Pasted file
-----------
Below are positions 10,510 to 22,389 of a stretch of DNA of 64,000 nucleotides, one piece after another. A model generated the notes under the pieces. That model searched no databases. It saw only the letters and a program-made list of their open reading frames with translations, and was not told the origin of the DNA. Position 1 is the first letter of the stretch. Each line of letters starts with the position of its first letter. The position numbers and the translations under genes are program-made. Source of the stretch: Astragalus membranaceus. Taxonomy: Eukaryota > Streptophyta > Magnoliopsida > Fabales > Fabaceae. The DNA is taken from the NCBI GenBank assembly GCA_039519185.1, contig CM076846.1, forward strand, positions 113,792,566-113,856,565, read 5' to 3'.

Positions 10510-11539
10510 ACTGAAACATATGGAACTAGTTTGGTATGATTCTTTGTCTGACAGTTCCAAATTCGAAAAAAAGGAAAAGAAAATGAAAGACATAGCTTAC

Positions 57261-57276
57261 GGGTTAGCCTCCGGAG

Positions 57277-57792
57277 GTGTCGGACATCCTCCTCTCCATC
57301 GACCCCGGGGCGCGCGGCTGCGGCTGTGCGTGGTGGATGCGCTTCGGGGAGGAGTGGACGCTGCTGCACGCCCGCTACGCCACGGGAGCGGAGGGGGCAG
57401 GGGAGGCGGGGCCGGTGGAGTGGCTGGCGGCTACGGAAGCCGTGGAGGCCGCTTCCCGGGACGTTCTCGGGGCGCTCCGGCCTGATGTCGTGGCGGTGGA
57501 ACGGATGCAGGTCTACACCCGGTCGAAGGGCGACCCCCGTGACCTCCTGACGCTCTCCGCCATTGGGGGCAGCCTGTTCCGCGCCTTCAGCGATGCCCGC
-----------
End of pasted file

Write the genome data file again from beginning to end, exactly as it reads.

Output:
Below are positions 10,510 to 22,389 of a stretch of DNA of 64,000 nucleotides, one piece after another. A model generated the notes under the pieces. That model searched no databases. It saw only the letters and a program-made list of their open reading frames with translations, and was not told the origin of the DNA. Position 1 is the first letter of the stretch. Each line of letters starts with the position of its first letter. The position numbers and the translations under genes are program-made. Source of the stretch: Astragalus membranaceus. Taxonomy: Eukaryota > Streptophyta > Magnoliopsida > Fabales > Fabaceae. The DNA is taken from the NCBI GenBank assembly GCA_039519185.1, contig CM076846.1, forward strand, positions 113,792,566-113,856,565, read 5' to 3'.

Positions 10510-11539
10510 ACTGAAACATATGGAACTAGTTTGGTATGATTCTTTGTCTGACAGTTCCAAATTCGAAAAAAAGGAAAAGAAAATGAAAGACATAGCTTAC

Positions 57261-57276
57261 GGGTTAGCCTCCGGAG

Positions 57277-57792
57277 GTGTCGGACATCCTCCTCTCCATC
57301 GACCCCGGGGCGCGCGGCTGCGGCTGTGCGTGGTGGATGCGCTTCGGGGAGGAGTGGACGCTGCTGCACGCCCGCTACGCCACGGGAGCGGAGGGGGCAG
57401 GGGAGGCGGGGCCGGTGGAGTGGCTGGCGGCTACGGAAGCCGTGGAGGCCGCTTCCCGGGACGTTCTCGGGGCGCTCCGGCCTGATGTCGTGGCGGTGGA
57501 ACGGATGCAGGTCTACACCCGGTCGAAGGGCGACCCCCGTGACCTCCTGACGCTCTCCGCCATTGGGGGCAGCCTGTTCCGCGCCTTCAGCGATGCCCGC